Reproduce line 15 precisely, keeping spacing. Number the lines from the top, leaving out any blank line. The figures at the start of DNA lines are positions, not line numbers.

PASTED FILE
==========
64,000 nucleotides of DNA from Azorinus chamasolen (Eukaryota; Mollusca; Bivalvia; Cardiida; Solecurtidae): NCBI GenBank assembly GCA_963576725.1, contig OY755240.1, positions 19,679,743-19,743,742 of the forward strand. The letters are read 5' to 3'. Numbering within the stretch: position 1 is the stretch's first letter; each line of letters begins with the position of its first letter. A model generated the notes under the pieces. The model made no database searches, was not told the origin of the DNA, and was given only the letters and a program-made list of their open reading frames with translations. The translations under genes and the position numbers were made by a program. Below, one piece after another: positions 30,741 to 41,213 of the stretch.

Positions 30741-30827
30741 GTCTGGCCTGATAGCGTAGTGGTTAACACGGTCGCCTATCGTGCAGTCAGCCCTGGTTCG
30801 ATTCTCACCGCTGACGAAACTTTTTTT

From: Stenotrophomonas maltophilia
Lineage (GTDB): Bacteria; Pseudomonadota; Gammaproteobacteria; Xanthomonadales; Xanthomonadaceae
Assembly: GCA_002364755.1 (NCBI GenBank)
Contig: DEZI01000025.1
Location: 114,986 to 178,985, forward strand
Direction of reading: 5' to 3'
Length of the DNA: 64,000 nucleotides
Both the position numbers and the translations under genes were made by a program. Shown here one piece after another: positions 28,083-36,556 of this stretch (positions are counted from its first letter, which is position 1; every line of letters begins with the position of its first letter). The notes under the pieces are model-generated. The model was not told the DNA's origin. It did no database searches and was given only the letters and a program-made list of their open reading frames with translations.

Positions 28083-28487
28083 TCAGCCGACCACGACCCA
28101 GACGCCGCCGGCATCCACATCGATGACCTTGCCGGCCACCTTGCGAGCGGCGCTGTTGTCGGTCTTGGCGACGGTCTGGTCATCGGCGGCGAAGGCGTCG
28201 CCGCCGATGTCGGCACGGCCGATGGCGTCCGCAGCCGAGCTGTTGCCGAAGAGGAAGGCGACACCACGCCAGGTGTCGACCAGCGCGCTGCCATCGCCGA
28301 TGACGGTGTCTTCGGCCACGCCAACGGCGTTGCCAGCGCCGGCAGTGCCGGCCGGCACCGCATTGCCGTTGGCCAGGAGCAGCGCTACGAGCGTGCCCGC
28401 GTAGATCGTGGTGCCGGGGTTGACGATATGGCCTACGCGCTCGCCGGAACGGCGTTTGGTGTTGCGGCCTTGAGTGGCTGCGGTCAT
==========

28101 GACGCCGCCGGCATCCACATCGATGACCTTGCCGGCCACCTTGCGAGCGGCGCTGTTGTCGGTCTTGGCGACGGTCTGGTCATCGGCGGCGAAGGCGTCG